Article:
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Intel gives bullish outlook on surprising jump in PC demand
[SAN FRANCISCO] Intel Corp, the world's second-biggest semiconductor maker, gave bullish forecasts that demonstrate growth is back in a personal-computer market many thought was dying.
Revenue in the fourth quarter will be about US$19 billion and profit will be US$1.16 per share, Intel said in a statement on Thursday. Both projections beat analysts' average estimate. Intel also lifted its revenue prediction for 2018 to US$71.2 billion, US$6 billion more than it was forecasting at the beginning of the year.
The company, whose processors are at the heart of most of the world's laptops, desktops and servers, has been raking in cash this year as companies have spent on upgrading their hardware. Intel reported revenue from its PC-centric business, its largest unit, rose 16 per cent in the third quarter to US$10.2 billion.
"After seven years of decline - and some belief that it was in perpetual decline - what we've seen this year is some stabilisation," interim chief executive officer Bob Swan said in an interview.
The shares, which had closed at US$44.31 in regular New York trading Thursday, rose as much as 6.5 per cent in extended trading following the report, then pared the gains to less than 1 per cent after Mr Swan cited the possibility of a growing trade dispute between China and the US as a headwind for next year. He also reminded analysts on a conference call that the Asian country is a "big market" for Intel and an important part of the global supply chain.
Mr Swan's caution followed an already tough week for the chip industry. Intel's main rival, Advanced Micro Devices, gave weaker-than-expected forecasts when it reported earnings on Wednesday, sending its shares tumbling. That added to industrywide losses sparked earlier in the week when Texas Instruments, which has the largest number of customers in the semiconductor industry, warned that demand is slowing across most of its markets.
After two years of more than 30 per cent gains, the Philadelphia Stock Exchange Semiconductor Index is now in negative territory for 2018. Semiconductor shares rebounded earlier Thursday, only their fourth gain in nearly three weeks.
For the third quarter, Intel said net income was US$6.4 billion, or US$1.38 a share, from US$4.5 billion, or 94 cents, a year earlier. Analysts were looking for earnings of US$1.11 a share. Sales rose 19 per cent to US$19.2 billion, compared with projections of US$18.12 billion.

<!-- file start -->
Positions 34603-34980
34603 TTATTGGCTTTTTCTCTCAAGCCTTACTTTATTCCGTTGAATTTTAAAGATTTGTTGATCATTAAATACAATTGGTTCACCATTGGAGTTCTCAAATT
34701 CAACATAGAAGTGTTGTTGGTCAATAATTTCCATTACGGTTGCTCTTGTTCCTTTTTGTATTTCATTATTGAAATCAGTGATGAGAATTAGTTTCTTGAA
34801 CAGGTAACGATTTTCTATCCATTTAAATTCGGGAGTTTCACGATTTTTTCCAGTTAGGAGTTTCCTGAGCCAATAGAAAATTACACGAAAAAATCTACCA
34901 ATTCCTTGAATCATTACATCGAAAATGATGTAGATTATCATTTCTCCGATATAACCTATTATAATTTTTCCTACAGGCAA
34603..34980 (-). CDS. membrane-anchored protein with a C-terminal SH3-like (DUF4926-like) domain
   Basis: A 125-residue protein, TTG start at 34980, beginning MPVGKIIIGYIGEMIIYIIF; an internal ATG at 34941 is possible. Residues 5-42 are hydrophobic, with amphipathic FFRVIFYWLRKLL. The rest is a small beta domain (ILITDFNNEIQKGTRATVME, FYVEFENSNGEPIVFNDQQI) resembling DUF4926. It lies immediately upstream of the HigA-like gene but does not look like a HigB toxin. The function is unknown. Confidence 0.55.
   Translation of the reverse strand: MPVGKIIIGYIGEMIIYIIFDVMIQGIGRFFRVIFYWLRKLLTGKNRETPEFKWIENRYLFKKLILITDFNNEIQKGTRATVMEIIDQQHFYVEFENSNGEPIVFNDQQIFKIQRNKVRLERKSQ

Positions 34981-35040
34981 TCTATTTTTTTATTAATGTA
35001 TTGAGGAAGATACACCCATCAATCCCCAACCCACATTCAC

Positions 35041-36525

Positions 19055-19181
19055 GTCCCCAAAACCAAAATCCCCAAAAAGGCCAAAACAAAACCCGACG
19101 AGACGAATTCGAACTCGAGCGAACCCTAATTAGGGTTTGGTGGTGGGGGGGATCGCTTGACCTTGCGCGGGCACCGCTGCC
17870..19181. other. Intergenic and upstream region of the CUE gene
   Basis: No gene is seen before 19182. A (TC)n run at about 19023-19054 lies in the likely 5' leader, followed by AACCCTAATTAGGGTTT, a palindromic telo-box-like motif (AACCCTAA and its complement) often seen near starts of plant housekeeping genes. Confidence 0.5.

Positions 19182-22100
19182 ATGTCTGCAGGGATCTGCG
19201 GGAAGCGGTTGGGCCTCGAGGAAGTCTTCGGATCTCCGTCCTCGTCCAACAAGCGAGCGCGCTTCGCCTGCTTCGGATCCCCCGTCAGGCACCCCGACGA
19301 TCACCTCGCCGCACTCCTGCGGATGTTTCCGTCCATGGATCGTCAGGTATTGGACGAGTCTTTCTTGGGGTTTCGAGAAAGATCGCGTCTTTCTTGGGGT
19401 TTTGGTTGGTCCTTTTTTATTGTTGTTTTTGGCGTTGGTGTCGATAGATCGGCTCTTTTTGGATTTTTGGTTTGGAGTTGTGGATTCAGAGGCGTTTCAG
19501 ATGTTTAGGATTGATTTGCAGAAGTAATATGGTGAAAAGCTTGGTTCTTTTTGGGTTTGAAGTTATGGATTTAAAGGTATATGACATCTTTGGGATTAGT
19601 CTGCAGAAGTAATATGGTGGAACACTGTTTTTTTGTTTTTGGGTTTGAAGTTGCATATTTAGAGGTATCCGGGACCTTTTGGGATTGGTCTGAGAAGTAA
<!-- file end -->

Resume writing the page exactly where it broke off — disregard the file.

Growth in Intel's server chip unit also kept up a torrid pace as cloud-service providers bought its expensive Xeon chips. That business had a sales gain of 26 per cent from a year earlier, to US$6.1 billion.
Intel's stock had trailed the performance of other chipmakers and the overall market this year after the company confirmed that it won't mass-produce chips made with 10-nanometer technology until next year, a revised schedule that may put it behind rivals such as Taiwan Semiconductor Manufacturing Co.
Improvements to semiconductor designs being made using existing manufacturing lines will keep Intel's offerings competitive in the meantime, executives said. Swan said Thursday that the company is making steady progress toward its revised targets.
For next year, the Santa Clara, California-based company will spend a similar amount to this year's US$15.5 billion on new plants and equipment. It still may struggle to meet demand if it receives any further orders in the current quarter - but it doesn't expect that scenario, Mr Swan said.
The results are Intel's second report since the departure of CEO Brian Krzanich, who was removed in June after the chipmaker learned he'd had an extramarital relationship with a subordinate. Mr Swan, who is also the company's finance chief, is filling the role on an interim basis.
The company touted its progress at lessening its dependence on PC processors. One effort, in memory chips, posted a gain of 21 per cent in sales to US$1.1 billion in the quarter. The cost of a breakup of its joint venture with Micron Technology Inc. and declining prices for flash-memory chips used in computer storage mean that the unit will about break even this year, Mr Swan said, backing off from an earlier prediction of profitability this year.